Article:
Why Are There Struvite Crystals In My Dog Or Cat’s Urine?

Ron Hines DVM PhD

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What Does It Mean When Struvite Crystals Are Seen In My Pet’s Urine?

This entry in many respects duplicates one on crystals sometimes seen in your pet’s urine. Read that one here.

At one time, struvite crystals (aka magnesium ammonium phosphate or triple phosphate) formed the majority of urinary tract stones (calculi) occurring in dogs and cats. These crystals were particularly dangerous when they formed a sandy, gritty material that sometimes obstructs the penis of male cats (FUS). Generally, those are cats that were neutered at a young age and/or overweight. In dogs, struvite more frequently forms large bladders stones that cause urgency and pain in female dogs. Struvite-based urinary tract stones are still quite common. However, oxalate-based stones now account for at least as many calculi/stone cases in pets. Veterinarians are unsure why. 

Struvite crystals tend to form when your pet’s urine is not acidic enough and when it is overly concentrated as a result of your dog or cat not drinking enough water throughout the day. Although unproven, many veterinarians associate the feeding of dry dog and cats chows with the chronic dehydration and concentrated urine conducive to urinary tract stone formation. Certain bacteria also split the urea present in urine into ammonia. When those bacteria are present, they make the urine basic (alkaline) enough for struvite crystals to form.

Reason Why Your Cat or Dog Might Form Struvite Crystals In Its Urine:

The fact that your veterinarian observes fine struvite crystals in your dog’s urine is not necessarily a sign of disease or that problems will occur in the future. I find them considerably more worrisome when they are seen in the fresh urine of cats. The wider urethra of female cats prevents life-threatening urine obstruction. But when the problem occurs in male cats it often prevents them from urinating successfully. That is life-threatening.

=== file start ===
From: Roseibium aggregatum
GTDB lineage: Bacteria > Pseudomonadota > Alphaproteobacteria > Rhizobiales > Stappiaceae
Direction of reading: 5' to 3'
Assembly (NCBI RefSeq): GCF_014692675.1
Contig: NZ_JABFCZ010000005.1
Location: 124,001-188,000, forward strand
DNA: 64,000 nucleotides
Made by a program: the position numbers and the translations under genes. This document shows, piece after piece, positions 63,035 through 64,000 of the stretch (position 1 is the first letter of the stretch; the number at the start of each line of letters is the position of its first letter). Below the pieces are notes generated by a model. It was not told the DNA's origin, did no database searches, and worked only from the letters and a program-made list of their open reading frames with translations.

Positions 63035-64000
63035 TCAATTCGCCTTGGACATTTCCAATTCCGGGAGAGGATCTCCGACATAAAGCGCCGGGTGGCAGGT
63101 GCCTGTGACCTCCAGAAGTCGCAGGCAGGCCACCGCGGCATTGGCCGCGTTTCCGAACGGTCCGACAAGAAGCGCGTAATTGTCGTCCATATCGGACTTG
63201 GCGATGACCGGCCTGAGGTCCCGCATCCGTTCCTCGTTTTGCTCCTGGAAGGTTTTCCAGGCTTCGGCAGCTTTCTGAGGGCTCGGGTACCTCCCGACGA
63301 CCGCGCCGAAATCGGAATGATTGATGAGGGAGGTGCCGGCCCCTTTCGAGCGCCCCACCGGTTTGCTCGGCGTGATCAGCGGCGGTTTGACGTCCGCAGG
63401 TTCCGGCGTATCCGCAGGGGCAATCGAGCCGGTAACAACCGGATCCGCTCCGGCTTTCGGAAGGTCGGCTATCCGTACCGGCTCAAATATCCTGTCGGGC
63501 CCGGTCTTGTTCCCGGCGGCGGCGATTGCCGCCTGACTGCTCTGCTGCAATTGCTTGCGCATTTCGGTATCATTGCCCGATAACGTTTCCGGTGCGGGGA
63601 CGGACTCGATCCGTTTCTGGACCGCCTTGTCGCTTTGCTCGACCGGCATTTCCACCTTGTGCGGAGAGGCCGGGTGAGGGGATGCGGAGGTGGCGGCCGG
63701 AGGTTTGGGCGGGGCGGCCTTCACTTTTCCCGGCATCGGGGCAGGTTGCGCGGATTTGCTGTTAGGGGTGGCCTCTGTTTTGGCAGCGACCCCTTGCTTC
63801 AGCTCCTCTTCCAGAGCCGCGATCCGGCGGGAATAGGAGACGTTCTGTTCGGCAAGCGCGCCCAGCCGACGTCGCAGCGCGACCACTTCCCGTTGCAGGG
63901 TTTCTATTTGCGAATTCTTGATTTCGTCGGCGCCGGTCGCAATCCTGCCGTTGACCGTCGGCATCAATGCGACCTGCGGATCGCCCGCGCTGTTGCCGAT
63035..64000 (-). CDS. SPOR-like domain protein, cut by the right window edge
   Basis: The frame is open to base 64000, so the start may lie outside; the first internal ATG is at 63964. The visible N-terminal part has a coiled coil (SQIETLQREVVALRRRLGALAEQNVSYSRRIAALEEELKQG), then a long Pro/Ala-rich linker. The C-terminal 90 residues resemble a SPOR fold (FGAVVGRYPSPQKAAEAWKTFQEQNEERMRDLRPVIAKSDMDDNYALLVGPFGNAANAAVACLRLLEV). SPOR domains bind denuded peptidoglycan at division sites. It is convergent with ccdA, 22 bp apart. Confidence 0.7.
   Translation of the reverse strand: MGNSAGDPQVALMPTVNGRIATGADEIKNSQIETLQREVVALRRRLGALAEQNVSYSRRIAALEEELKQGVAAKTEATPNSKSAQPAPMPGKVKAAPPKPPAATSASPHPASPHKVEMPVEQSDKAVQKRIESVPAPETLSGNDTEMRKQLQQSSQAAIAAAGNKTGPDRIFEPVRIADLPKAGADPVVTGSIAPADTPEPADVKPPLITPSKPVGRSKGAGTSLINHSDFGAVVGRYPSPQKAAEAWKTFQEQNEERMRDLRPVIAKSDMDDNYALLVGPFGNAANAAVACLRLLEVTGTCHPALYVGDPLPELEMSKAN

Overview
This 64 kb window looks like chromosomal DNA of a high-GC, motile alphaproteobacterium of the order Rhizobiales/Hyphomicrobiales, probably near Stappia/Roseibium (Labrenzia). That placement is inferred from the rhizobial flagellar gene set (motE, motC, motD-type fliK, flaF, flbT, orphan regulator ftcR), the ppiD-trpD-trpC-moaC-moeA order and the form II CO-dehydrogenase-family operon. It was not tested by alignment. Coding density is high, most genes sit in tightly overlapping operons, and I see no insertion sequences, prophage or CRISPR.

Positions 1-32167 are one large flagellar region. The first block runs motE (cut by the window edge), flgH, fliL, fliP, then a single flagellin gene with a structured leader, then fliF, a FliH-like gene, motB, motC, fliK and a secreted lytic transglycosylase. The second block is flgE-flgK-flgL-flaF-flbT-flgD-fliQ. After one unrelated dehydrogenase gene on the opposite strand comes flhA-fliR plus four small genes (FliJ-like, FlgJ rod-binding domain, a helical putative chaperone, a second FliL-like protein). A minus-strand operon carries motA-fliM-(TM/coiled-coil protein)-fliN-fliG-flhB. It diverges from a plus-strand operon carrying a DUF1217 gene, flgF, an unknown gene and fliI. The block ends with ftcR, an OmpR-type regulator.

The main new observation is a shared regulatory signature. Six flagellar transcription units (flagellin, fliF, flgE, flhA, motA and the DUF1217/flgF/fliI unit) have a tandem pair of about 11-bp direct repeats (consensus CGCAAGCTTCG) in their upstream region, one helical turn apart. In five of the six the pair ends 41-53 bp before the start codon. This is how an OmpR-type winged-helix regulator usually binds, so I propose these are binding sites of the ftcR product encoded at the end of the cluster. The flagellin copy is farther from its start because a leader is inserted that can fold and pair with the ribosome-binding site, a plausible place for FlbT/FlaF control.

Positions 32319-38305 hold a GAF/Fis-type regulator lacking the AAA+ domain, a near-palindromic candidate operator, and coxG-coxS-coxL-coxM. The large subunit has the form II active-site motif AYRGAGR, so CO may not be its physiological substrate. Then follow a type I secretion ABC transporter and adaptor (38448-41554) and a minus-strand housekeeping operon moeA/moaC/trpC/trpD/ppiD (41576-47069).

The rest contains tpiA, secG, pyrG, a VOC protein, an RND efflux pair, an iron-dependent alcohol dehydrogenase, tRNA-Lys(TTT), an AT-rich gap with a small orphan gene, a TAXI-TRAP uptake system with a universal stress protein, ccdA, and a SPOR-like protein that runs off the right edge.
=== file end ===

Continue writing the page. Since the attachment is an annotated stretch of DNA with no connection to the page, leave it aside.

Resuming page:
Not enough liquids consumed during the day is probably the most common cause for benign (unimportant) struvite crystals being observed in your dog or cat’s urine. Unimportant crystals are also more likely to be seen when your pet’s urine sample sat on the table at room temperature for too long before being examined.

A basic pH urine is conducive (encourages) to struvite crystal formation. That would be a urine sample with a pH greater than 7. As I mentioned, it is common for dogs and cats with basic urine to have a urinary tract infected with bacteria that split urine urea (urease-positive bacteria) into the more basic, ammonia.

It might also be possible for pets, encouraged to eat a bizarre vegan-type diet, to have a more basic urine. Plant proteins-based diets tend to produce basic urine. That might make it more likely to contain precipitate struvite crystals that have precipitated out of solution. Little nutritional research goes into the formulation of those vegan diets and their long-term effect on pet health is unknown. Relying primarily on soy protein and beans, rather than meat, to meet a carnivore’s protein requirements is never a good idea. 

Complementary Tests:

Compete urinalysis, CBC/ WBC and blood chemistry panel. Urine bacterial cultureAntibiotic sensitivity tests on any bacteria are recovered, A review of your dog or cat’s diet. Observation of the adequacy of your pet’s liquids consumption during the day. If urinary urgency or difficulties are already present, bladder/kidney x-rays and perhaps more sophisticated contrast studies.


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